Benson: Kind of like the one you're in now? You're worried how your fellow soldiers will see you?

Jim: I'm so far beyond that. The least of my worries is having people laughing at me behind my back, craning to get a look at me in the shower. But once I'm outed to officials, there's no going back in. And by the stroke of a tweet sent from Air Force One, I could lose my job. My career. Everything I've ever worked for.

Benson: I know that things feel... uncertain. But do you get any comfort knowing that that tweet did not become a law?

Jim: Today maybe. What about tomorrow? I don't know what's gonna happen. Do you?

Benson: No, I don't.

Jim: Look at me! I'm a soldier, Lieutenant. A damn good soldier. I couldn't stand being stuck behind a desk. I love what I do. This job is who I am.

Not only was this service member a violent rapist, they got in an unnecessary dig at the Commander-in-Chief, too.

The majority of television shows followed these anti-military themes. But occasionally, some shows portrayed service members as good people serving their country.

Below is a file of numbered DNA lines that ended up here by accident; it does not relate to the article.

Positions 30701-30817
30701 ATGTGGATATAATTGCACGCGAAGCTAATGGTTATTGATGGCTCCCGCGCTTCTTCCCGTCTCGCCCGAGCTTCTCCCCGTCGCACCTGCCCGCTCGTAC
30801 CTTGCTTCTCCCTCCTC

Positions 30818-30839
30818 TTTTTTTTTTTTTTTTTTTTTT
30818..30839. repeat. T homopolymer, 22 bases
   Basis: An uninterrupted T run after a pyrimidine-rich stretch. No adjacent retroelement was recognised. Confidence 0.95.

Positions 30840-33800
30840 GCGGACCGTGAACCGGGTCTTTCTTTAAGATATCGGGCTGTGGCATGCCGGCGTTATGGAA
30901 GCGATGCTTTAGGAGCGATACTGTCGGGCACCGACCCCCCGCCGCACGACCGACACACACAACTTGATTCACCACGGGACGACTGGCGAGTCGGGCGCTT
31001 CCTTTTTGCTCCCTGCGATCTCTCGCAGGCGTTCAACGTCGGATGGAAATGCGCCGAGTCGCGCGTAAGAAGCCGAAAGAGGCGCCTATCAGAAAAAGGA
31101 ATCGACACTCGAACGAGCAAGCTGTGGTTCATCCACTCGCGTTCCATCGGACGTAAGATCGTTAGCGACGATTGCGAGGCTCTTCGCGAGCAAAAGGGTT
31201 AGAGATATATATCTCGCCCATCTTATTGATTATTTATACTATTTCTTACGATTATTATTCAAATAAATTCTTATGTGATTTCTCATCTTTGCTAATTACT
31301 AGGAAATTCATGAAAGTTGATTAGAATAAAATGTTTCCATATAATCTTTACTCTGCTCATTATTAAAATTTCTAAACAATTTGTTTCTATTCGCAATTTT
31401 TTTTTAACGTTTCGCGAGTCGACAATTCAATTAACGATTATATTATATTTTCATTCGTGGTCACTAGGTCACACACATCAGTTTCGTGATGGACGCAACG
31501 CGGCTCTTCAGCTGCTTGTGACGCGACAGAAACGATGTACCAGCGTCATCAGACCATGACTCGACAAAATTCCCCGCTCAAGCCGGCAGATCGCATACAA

While CBS's SEAL Team didn't always show the SEALs in a positive light, at least team leader Jason (David Boreanaz) was consistently shown to be the voice of truth, justice and the American way.

In this scene, they are standing in a Syrian hospital full of dying civilians who have been exposed to the nerve agent VX and Ray (Neil Brown, Jr.) sarcastically asks if the United States really are "the good guys" if we're the ones who produced the chemical. Fortunately Jason is there to explain the little nuance that many liberals don't understand that sets the U.S. apart - we don't actually use chemical weapons on people!

Ray: You know we invented VX, right?

Jason: Sorry, what?

Ray: Yeah. Well, actually, to be fair, the Brits did first. But they did it by mistake, and as soon as they realized how toxic it was, they stopped making it. A few years later, the U.S. Army goes into mass production. We're the good guys, right?

Jason: You know what? We are the good guys, Ray, because we're not actually using this stuff.

America isn't perfect, but we are the good guys. There are bad people in this world who intend to do us harm, and we should be grateful to those who volunteer and give the ultimate sacrifice to keep us safe and America great. We can't expect much from Hollywood, but let's be sure to spend time this Memorial Day to remember and honor the fallen who gave us so much.